Sunday, 13 April 2008

Resource nationalism

Oil prices have hit record levels on world markets bringing in huge revenues for oil companies. But these high prices are a mixed blessing for private companies. Along with the increased revenues comes "resource nationalism": some governments in oil rich areas deny private companies access to new oil fields and nationalise the fields that the private companies have started to develop.

Sergei Guriev, Anton Kolotilin and Konstantin Sonin explain in an article, High oil prices and the return of “resource nationalism”, on that
The recent record-breaking spike in oil prices has already claimed a number of casualties. In June 2007, ExxonMobil and ConocoPhillips, both major U.S.-based oil companies, were forced to abandon their multi-billion dollar investments in Venezuela. Some other international majors, including French Total SA, Norwegian Statoil, the UK’s BP, and American Chevron, though not squeezed away, had to concede their controlling interests to the state-run PDVSA company. Neighbouring Bolivia and Ecuador forced international companies to make similar concessions. During the same summer, TNK-BP, a Russian subsidiary of BP, had to sell a major stake in its oil business to the national gas monopoly Gazprom. Before that, in December 2006, Royal Dutch Shell had to sell a 50%-plus-one-share stake in the Sakhalin-2 oil field to Gazprom after the international major was threatened with license withdrawal by a state environmental agency. In August 2007, the government of Kazakhstan also cited environmental violations to suspend Eni’s development of Kashagan, a large oil field.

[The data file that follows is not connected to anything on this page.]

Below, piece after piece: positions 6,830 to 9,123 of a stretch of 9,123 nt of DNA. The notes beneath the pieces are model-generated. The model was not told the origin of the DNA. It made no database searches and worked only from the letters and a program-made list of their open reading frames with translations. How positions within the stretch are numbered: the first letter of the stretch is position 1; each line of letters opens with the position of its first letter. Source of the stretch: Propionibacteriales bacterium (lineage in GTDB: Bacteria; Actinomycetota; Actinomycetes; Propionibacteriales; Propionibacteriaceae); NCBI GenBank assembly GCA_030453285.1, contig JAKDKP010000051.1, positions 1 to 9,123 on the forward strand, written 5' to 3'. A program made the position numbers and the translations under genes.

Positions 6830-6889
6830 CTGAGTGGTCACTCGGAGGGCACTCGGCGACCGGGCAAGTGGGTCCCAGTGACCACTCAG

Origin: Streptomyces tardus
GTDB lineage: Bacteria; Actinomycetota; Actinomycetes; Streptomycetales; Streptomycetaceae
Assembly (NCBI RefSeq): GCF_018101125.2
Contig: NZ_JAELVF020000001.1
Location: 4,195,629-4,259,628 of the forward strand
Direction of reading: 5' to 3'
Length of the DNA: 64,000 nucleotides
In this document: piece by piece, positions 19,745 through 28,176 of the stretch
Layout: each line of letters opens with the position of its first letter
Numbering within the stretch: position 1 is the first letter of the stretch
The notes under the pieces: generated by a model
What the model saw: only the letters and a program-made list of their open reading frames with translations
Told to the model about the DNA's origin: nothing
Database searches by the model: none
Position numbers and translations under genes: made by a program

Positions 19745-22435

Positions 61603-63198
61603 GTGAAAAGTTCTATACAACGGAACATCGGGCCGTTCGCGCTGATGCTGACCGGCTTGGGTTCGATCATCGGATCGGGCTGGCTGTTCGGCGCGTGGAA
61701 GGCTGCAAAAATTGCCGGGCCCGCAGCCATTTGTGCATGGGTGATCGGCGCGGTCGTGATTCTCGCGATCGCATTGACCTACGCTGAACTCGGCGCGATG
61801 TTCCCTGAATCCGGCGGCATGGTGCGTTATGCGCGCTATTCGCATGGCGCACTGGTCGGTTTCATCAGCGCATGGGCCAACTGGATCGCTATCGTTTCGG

This raises an important question in the mind of the authors
The issue of forced nationalisations goes back to the most important question in economics: if economists believe in a crucial role of property rights for investment and efficiency, why are the property rights so hard to uphold?
The literature on privatisation (for a survey see Megginson 2005) shows us that switching to private ownership does increase productive efficiency. Thus governments stand to benefit from selling the property rights to the most efficient producer and then taxing the revenues generated. The benefits from private ownership are as large in the oil sector as any other. Due to their economies of scale and better human capital, multinational oil companies are more efficient. Past expropriations of private companies has resulted in losses of output and national income.

Guriev, Kolotilin and Sonin go on to explain
Yet, nationalisations of oil companies do happen. In a recent paper (Guriev et al. 2008), we analyse the determinants of oil nationalisations around the world from1960 to2002 (a total of 73 nationalisations). One immediate observation is that the nationalisation of oil companies took place when oil prices were high (see Figure1). Specifically, most nationalisations took place in the 1970s, when oil prices were at historically high levels. Once the oil price came down in the 1980s and 1990s, nationalisations virtually disappeared and re-emerged only in the last decade when oil prices climbed back to 1970s' levels.
Figure 1. Number of oil expropriations and oil price deviation from long-run trend, 1910-2006 (Source: Guriev et al. 2008)
Up to a point it seems natural that the higher is the price of oil, the more valuable oil assets become and thus the more incentive a government has to expropriate a company. But given the costs of expropriation, it is far from obvious as to why a government would respond to a positive oil price shock with expropriation rather than just with imposing higher taxes. Guriev, Kolotilin and Sonin note